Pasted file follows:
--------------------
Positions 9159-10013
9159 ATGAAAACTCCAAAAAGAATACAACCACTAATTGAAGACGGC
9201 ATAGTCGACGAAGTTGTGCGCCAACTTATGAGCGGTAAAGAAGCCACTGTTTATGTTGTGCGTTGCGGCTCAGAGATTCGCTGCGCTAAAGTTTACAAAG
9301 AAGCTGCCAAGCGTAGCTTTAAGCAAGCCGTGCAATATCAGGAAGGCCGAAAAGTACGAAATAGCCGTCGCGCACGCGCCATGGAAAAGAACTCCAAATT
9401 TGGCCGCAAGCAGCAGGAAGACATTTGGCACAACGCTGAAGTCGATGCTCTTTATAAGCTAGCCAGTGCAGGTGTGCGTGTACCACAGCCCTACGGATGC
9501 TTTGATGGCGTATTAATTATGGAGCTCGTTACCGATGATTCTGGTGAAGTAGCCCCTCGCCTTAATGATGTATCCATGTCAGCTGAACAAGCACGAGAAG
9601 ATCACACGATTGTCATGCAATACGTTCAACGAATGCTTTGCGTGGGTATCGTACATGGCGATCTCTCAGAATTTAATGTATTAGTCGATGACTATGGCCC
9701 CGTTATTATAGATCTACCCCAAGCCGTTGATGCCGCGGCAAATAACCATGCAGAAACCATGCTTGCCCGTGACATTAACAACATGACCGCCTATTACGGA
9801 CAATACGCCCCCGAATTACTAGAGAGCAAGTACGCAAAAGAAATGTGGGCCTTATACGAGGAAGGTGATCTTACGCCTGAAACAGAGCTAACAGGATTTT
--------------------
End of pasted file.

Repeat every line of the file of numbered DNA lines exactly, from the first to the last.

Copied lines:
Positions 9159-10013
9159 ATGAAAACTCCAAAAAGAATACAACCACTAATTGAAGACGGC
9201 ATAGTCGACGAAGTTGTGCGCCAACTTATGAGCGGTAAAGAAGCCACTGTTTATGTTGTGCGTTGCGGCTCAGAGATTCGCTGCGCTAAAGTTTACAAAG
9301 AAGCTGCCAAGCGTAGCTTTAAGCAAGCCGTGCAATATCAGGAAGGCCGAAAAGTACGAAATAGCCGTCGCGCACGCGCCATGGAAAAGAACTCCAAATT
9401 TGGCCGCAAGCAGCAGGAAGACATTTGGCACAACGCTGAAGTCGATGCTCTTTATAAGCTAGCCAGTGCAGGTGTGCGTGTACCACAGCCCTACGGATGC
9501 TTTGATGGCGTATTAATTATGGAGCTCGTTACCGATGATTCTGGTGAAGTAGCCCCTCGCCTTAATGATGTATCCATGTCAGCTGAACAAGCACGAGAAG
9601 ATCACACGATTGTCATGCAATACGTTCAACGAATGCTTTGCGTGGGTATCGTACATGGCGATCTCTCAGAATTTAATGTATTAGTCGATGACTATGGCCC
9701 CGTTATTATAGATCTACCCCAAGCCGTTGATGCCGCGGCAAATAACCATGCAGAAACCATGCTTGCCCGTGACATTAACAACATGACCGCCTATTACGGA
9801 CAATACGCCCCCGAATTACTAGAGAGCAAGTACGCAAAAGAAATGTGGGCCTTATACGAGGAAGGTGATCTTACGCCTGAAACAGAGCTAACAGGATTTT